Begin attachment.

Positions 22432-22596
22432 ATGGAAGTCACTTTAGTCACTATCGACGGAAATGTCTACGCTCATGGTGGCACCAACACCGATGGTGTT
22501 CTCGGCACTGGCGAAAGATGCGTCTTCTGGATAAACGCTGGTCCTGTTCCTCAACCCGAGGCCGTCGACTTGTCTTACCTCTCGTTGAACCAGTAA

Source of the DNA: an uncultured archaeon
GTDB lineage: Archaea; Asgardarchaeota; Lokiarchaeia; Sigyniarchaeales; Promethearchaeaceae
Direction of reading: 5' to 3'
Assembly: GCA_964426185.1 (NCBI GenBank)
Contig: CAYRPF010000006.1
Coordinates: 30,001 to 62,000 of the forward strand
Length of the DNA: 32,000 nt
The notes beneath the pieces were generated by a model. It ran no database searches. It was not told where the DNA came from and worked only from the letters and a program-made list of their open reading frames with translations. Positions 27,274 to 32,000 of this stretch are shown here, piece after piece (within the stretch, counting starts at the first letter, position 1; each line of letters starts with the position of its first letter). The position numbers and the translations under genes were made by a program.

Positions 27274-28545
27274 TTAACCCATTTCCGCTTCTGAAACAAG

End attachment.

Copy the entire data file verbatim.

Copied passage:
Positions 22432-22596
22432 ATGGAAGTCACTTTAGTCACTATCGACGGAAATGTCTACGCTCATGGTGGCACCAACACCGATGGTGTT
22501 CTCGGCACTGGCGAAAGATGCGTCTTCTGGATAAACGCTGGTCCTGTTCCTCAACCCGAGGCCGTCGACTTGTCTTACCTCTCGTTGAACCAGTAA

Source of the DNA: an uncultured archaeon
GTDB lineage: Archaea; Asgardarchaeota; Lokiarchaeia; Sigyniarchaeales; Promethearchaeaceae
Direction of reading: 5' to 3'
Assembly: GCA_964426185.1 (NCBI GenBank)
Contig: CAYRPF010000006.1
Coordinates: 30,001 to 62,000 of the forward strand
Length of the DNA: 32,000 nt
The notes beneath the pieces were generated by a model. It ran no database searches. It was not told where the DNA came from and worked only from the letters and a program-made list of their open reading frames with translations. Positions 27,274 to 32,000 of this stretch are shown here, piece after piece (within the stretch, counting starts at the first letter, position 1; each line of letters starts with the position of its first letter). The position numbers and the translations under genes were made by a program.

Positions 27274-28545
27274 TTAACCCATTTCCGCTTCTGAAACAAG